George, growing impatient at being ignored roared, which immediately got everyone’s attention. “I want my hot chocolate!”  One of the gnomes nervously offered his, but dropped the cup when he realized it was too small to satisfy the dragon’s craving.

“Ich,” he cried to the hut, “George is here. Can you please come and serve him some hot chocolate?”

A rather large brownie bolted through the door, holding a mug about the size of one of the gnomes. He placed it in the creek until it filled with the brown liquid. He offered it to George who blew a flame over it to apply more heat. and took a quick swig. He regurgitated it up immediately. “God, that tastes like shit!” George roared, “what did you do to make this? Dip two dirty socks in hot water?” He angrily threw the mug on a pile of metallic junk, that clanged and clung as it fell to the ground. “Never mind, where is our daily tribute?”

Ich nervously pointed to a pile of six rusty car mufflers. “What?” the dragon bellowed, “this is getting worse and worse! The counsel is losing patience.  You know better than anyone, Ich, that we demand the finest metal in the world! And we need twenty pounds a day per our agreement.”

George belonged to a counsel of six dragons, who long discovered the ability to turn basic metal into gold.  They seized any opportunity to expand their growing hoard, stored deep in the mountains beneath their chambers. After the last great war that devastated the kingdom, the villagers happily provided the dragons with fresh metal each day for protection. Ich, owner of the junkyard, had the responsibility of procuring the daily tribute for the dragons. The kingdom lived in subsequent peace for centuries.

The brownie, not wanting to upset George further, said nervously, “Have you not heard that King Ronald believes that by putting heavy tariffs on foreign metals, the Kingdom of Poonow would prosper and all his goblins would  gainfully be employed? Those bastards produce nothing! Remember, that great ore we gave you in the past was not native to our territory!”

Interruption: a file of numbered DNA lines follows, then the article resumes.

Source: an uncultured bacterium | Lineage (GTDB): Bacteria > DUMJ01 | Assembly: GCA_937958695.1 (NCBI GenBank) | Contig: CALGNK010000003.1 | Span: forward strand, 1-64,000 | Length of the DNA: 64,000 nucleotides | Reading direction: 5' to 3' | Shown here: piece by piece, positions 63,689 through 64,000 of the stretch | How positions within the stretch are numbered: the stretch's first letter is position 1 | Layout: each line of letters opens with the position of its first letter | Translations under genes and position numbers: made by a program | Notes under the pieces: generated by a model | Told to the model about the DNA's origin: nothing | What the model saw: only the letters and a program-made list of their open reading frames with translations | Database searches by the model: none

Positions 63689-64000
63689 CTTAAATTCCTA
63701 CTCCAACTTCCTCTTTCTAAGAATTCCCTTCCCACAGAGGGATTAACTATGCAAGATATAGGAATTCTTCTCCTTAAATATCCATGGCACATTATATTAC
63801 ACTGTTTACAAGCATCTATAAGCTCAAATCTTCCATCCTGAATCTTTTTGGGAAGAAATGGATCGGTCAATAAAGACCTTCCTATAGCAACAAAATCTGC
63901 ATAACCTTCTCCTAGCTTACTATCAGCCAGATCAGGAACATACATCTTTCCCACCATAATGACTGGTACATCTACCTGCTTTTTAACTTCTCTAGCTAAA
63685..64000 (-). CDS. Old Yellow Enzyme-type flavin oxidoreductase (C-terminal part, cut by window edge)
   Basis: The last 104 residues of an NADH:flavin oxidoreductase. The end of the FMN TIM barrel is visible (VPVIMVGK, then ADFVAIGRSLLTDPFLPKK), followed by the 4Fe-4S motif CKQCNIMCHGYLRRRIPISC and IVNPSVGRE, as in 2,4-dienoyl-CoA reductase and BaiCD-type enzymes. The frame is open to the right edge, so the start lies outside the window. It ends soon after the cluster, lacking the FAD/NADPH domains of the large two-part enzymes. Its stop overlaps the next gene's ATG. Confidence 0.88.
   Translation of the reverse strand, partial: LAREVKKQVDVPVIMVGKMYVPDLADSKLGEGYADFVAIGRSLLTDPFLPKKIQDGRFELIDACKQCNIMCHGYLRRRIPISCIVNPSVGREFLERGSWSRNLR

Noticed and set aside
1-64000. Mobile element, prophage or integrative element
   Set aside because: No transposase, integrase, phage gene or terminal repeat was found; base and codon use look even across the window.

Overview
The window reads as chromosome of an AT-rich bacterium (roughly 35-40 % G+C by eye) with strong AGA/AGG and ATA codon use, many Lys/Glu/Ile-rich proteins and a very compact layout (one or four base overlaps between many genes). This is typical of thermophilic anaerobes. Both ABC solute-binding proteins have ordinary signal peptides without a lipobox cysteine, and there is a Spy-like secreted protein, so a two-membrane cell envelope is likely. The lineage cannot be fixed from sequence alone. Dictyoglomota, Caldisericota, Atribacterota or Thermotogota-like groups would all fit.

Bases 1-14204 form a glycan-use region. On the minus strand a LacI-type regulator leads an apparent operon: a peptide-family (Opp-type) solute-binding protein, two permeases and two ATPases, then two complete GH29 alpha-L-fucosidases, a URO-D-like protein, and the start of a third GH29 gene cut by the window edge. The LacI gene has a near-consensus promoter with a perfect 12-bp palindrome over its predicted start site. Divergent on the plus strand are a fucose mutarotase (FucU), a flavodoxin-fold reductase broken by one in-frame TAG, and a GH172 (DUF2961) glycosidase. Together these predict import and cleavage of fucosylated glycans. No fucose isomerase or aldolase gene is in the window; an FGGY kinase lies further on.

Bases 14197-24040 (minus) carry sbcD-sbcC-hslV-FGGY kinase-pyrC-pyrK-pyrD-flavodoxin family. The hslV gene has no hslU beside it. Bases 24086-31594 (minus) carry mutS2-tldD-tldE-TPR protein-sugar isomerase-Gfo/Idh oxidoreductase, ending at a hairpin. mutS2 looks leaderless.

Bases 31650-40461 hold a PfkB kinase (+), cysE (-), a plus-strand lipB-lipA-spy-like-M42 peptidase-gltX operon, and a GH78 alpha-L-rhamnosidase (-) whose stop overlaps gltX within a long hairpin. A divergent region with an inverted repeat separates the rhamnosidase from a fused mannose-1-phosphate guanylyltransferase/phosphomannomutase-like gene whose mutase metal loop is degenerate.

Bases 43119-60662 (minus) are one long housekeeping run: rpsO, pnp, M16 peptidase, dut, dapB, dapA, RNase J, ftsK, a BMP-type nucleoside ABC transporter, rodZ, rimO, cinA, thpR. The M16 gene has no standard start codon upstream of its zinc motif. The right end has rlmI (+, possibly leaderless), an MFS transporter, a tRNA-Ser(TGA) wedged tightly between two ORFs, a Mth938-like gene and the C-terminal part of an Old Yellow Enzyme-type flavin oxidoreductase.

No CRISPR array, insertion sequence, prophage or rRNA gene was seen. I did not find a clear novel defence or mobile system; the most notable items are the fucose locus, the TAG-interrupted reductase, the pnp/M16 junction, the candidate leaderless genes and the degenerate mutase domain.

“This is most disturbing,” said George, “and threatens our ancient agreement. This king must be removed! Where is he now?” He closed his eyes momentarily and opened them.

Ich replied, “In the White,” he paused as five other dragons magically teleported into his scrap yard, “Castle.”

The largest, Elrick, stood a head taller than George, and had beautiful platinum scales. He said, “Is it true, Ich, that Tumpkin’s responsible for our tribute being cheapened?” He paused and saw the creek, “Hey? Is that hot chocolate?” He lowered his head and lapped a sample. Immediately he spat it out, “That’s fucking vile!”

Ich replied, “Our king wants us to produce our own cocoa and has taxed those imports too. These goblins don’t farm either so I use sewage now.”

Enraged, Elrick breathed fire on one of the sleeping goblins, waking the other who immediately bolted for a large pile of radiators to hide. “Counsel, we must leave and destroy the White Castle, and Tumpkin immediately. Ich, you are now be in charge. Undue the tariffs and bring us back the best possible metal. And for Pete’s sake, get us some decent hot chocolate.” The dragons nodded in agreement.

It did not take them long to destroy Tumpkin and his tower. Ich’s scrap yard soon gathered the finest metal bits again that kept the counsel happy, and the world at peace.

The hot chocolate creek soon flowed with the richest tasting cocoa, and the deported gnomes returned to their former work, satisfied to be rewarded with the fine beverage.

All was well in Poonow. King Ich and the dragons prospered.

The Junkyard Brownie © 2018 Bruce Gordon. All rights reserved. No part of this work may be used or reproduced in any manner whatsoever without permission except in the case of brief quotations in critical articles and reviews. For more information, contact Bruce Gordon.

dissbruceBruce Gordon lives in the ‘burbs of Ottawa with his author wifey, three basses (hers, but she lends him one), five guitars (totally his), and one drumkit (hers and hers alone). A musician since his teens, he still plays, but has also ventured down the writing path. His upcoming novel, Dissatisfied Me, A Love Story, is about a 49 year old on the verge of his 50th birthday, who reminisces about his life while sitting alone in his room in his mother’s basement.